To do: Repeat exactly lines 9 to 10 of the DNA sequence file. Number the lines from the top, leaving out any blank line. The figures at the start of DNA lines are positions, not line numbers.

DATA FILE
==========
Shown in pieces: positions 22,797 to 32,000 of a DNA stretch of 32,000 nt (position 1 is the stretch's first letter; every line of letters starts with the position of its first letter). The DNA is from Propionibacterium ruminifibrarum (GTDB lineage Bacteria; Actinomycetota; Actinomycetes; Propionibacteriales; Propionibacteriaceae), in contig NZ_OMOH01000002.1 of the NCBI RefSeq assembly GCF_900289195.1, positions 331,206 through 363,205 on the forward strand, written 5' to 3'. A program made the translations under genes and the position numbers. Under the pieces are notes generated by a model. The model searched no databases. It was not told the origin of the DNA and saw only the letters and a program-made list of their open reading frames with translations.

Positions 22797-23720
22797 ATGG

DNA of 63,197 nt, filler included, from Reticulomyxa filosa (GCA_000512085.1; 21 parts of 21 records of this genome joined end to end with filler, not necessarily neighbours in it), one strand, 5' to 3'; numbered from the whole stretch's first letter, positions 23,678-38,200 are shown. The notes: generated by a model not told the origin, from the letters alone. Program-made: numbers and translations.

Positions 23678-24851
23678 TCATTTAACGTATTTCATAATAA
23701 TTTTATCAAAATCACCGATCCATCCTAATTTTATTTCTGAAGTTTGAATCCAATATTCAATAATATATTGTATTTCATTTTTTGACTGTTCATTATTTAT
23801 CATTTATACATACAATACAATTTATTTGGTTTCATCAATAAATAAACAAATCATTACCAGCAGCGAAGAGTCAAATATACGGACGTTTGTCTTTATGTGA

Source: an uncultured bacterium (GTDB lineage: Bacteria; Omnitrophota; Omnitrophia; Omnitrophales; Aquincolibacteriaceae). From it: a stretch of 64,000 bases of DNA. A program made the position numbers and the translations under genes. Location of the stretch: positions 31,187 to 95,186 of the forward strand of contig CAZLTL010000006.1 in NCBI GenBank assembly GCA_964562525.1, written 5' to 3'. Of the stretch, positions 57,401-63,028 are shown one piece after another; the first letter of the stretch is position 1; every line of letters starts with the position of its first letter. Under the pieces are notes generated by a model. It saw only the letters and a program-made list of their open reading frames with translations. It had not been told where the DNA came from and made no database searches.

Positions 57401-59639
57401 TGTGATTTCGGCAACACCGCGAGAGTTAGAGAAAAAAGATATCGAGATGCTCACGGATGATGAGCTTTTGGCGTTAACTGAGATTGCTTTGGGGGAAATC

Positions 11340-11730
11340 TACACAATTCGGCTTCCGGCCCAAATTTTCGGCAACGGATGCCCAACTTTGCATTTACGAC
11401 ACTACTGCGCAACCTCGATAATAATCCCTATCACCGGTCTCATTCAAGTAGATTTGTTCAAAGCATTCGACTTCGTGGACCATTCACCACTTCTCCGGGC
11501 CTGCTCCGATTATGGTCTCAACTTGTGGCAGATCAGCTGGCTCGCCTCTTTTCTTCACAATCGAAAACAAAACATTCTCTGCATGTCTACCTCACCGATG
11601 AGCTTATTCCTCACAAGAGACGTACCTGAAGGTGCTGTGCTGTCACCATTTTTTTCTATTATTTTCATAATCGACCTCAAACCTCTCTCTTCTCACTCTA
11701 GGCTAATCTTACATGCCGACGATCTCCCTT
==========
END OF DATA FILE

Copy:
Source: an uncultured bacterium (GTDB lineage: Bacteria; Omnitrophota; Omnitrophia; Omnitrophales; Aquincolibacteriaceae). From it: a stretch of 64,000 bases of DNA. A program made the position numbers and the translations under genes. Location of the stretch: positions 31,187 to 95,186 of the forward strand of contig CAZLTL010000006.1 in NCBI GenBank assembly GCA_964562525.1, written 5' to 3'. Of the stretch, positions 57,401-63,028 are shown one piece after another; the first letter of the stretch is position 1; every line of letters starts with the position of its first letter. Under the pieces are notes generated by a model. It saw only the letters and a program-made list of their open reading frames with translations. It had not been told where the DNA came from and made no database searches.

Positions 57401-59639